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    Looking for Snow (Colorado)

    - [second draft: May 17, 2004]
    2003/12/20
    -  +
    .First Posted: Dec 25, 2003.

     
    I wasn't expecting any company to arrive when i was falling asleep at 2am. The sound of a stopping car brought on the feeling "oh no, i'm getting robbed". Nobody would come so close for any other reason. I should have anchored out of sight of the road. But after 240miles from Denver, any spot was going to do -- and this spot was below the level of the road, though only 50 horizontal yards from it. How come i am not getting robbed yet? The sound of zipper only 20 yards away broke the silence of the night, as i evaluated my options. Not even a knife with me in the tent. I poke my head outside, but all i could see was a black blob where their car was. It was a dark, moonless night.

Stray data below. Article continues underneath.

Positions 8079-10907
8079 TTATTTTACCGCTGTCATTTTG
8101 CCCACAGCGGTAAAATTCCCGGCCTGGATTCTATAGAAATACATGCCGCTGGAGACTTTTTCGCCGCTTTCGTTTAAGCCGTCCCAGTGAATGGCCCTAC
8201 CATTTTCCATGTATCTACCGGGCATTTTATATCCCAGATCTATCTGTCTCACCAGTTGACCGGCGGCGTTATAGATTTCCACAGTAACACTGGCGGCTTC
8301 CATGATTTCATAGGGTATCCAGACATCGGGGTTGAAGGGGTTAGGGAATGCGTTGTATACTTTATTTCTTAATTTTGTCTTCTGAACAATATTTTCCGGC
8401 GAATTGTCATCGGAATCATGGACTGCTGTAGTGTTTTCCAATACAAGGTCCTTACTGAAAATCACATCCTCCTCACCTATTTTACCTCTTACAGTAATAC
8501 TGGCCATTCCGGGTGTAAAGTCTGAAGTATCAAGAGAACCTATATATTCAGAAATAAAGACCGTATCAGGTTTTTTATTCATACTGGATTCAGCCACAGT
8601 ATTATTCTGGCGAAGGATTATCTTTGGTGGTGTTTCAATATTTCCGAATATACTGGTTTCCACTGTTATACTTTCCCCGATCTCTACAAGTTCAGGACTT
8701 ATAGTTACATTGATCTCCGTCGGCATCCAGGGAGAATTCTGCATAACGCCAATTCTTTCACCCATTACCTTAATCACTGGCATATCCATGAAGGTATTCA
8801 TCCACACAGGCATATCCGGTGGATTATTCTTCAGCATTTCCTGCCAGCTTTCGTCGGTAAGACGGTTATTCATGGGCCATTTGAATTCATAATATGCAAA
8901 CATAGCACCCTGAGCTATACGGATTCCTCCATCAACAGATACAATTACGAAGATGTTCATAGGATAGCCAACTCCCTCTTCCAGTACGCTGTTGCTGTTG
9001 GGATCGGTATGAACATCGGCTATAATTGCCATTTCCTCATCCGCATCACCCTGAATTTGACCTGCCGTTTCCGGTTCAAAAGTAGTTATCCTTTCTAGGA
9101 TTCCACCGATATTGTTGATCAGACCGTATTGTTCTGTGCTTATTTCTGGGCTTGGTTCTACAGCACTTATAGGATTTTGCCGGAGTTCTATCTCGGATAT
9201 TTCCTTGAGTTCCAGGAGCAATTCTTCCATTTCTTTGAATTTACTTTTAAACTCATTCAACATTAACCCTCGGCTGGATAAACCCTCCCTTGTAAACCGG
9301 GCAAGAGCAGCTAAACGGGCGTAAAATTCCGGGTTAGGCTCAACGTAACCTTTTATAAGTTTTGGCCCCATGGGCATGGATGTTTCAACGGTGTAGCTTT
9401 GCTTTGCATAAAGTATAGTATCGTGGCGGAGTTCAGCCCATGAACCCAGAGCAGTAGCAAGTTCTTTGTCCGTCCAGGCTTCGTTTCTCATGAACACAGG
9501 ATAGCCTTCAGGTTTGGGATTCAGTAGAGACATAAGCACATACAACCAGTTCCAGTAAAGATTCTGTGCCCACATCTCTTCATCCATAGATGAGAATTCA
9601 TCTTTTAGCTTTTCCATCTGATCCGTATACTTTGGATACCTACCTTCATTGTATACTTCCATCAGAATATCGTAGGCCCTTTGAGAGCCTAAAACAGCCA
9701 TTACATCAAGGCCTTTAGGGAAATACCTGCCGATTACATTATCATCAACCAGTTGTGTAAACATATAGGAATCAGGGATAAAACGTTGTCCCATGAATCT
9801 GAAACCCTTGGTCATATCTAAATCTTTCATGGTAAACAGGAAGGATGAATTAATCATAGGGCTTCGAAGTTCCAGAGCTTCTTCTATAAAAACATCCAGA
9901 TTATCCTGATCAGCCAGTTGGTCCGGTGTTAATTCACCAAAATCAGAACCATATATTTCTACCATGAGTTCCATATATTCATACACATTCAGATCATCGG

As I crawled out of my tent at 8am, finally i had a chance to examine the intruder. There was a little Suzuki Sidekick with a river kayak on top. Interesting hobby to have in December. The driver was out of sight, but i saw him a few minutes later -- about 50 yards from his car, covered up in just his sleeping bag. He was quite close to the flowing river -- certainly there to enjoy the calming sound of the flowing water. Probably a -40 F sleeping bag, or at least a winter bag. My +10 F sleeping bag required another sleeping bag under me, one on top of me, a comforter blanket, and a tent. And of course foam pads to insulate from the cold ground (just like he needed the pads).